HOME TheInfoList
Providing Lists of Related Topics to Help You Find Great Stuff







picture info

The Long Voyage Home
The Long Voyage Home is a 1940 American drama film directed by John Ford. It stars John Wayne, Thomas Mitchell and Ian Hunter. It also features Barry Fitzgerald, Wilfrid Lawson, John Qualen, Mildred Natwick, and Ward Bond, among others. The film was adapted by Dudley Nichols from the plays The Moon of the Caribbees, In the Zone, Bound East for Cardiff, and The Long Voyage Home by Eugene O'Neill. The original plays by Eugene O'Neill were written around the time of World War I and were among his earliest plays. Ford set the story for the motion picture, however, during the early days of World War II. While not one of Ford's best-known works, The Long Voyage Home continues to be well received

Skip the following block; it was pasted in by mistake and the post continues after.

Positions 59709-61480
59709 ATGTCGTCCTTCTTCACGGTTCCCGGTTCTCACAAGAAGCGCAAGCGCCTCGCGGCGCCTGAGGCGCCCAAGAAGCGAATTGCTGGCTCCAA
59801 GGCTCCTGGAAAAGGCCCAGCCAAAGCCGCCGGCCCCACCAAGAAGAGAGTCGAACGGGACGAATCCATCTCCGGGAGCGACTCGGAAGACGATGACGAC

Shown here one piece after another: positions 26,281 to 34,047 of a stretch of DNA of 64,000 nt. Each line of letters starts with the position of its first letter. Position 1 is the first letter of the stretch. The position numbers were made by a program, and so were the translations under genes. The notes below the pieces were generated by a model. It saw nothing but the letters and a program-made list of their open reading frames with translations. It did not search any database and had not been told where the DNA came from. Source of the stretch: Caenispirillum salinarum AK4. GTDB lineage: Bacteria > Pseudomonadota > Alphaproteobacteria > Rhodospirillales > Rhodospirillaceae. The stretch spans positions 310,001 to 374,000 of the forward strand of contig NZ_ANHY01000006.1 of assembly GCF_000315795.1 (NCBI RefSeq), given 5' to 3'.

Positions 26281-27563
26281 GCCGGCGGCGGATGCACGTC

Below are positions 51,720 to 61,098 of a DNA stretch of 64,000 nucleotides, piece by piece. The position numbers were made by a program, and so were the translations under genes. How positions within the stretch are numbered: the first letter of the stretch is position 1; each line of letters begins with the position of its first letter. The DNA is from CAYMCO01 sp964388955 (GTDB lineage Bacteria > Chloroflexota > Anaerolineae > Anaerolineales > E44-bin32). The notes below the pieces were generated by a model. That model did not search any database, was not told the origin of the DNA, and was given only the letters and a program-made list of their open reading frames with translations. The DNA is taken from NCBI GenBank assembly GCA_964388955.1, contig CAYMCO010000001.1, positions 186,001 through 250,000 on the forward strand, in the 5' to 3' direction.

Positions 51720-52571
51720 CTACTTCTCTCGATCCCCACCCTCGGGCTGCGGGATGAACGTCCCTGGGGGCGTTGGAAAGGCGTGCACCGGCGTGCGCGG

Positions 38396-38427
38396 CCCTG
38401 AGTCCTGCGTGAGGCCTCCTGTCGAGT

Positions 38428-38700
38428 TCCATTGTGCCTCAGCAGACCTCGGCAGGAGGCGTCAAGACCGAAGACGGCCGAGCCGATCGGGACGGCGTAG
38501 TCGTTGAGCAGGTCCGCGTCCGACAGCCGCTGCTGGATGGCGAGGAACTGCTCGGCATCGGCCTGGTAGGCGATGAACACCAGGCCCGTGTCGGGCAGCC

[...More Info...]      
[...Related Items...]



picture info

The Criterion Collection
The Criterion Collection, Inc. (or simply Criterion) is an American home video distribution company which focuses on licensing "important classic and contemporary films". Criterion is noted for helping to standardize a number of ideas, such as performing film restoration, using the letterbox format for widescreen films, and adding bonus features and commentary tracks for home video.

picture info

Dynamite
Dynamite is an explosive made of nitroglycerin, sorbents (such as powdered shells or clay) and stabilizers. It was invented by the Swedish chemist and engineer Alfred Nobel in Geesthacht, and patented in 1867. It rapidly gained wide-scale use as a safer alternative to black powder. Today dynamite is mainly used in the mining, quarrying, construction, and demolition industries. Dynamite is still the product of choice for trenching applications, and as a cost-effective alternative to cast boosters
[...More Info...]      
[...Related Items...]



picture info

United Kingdom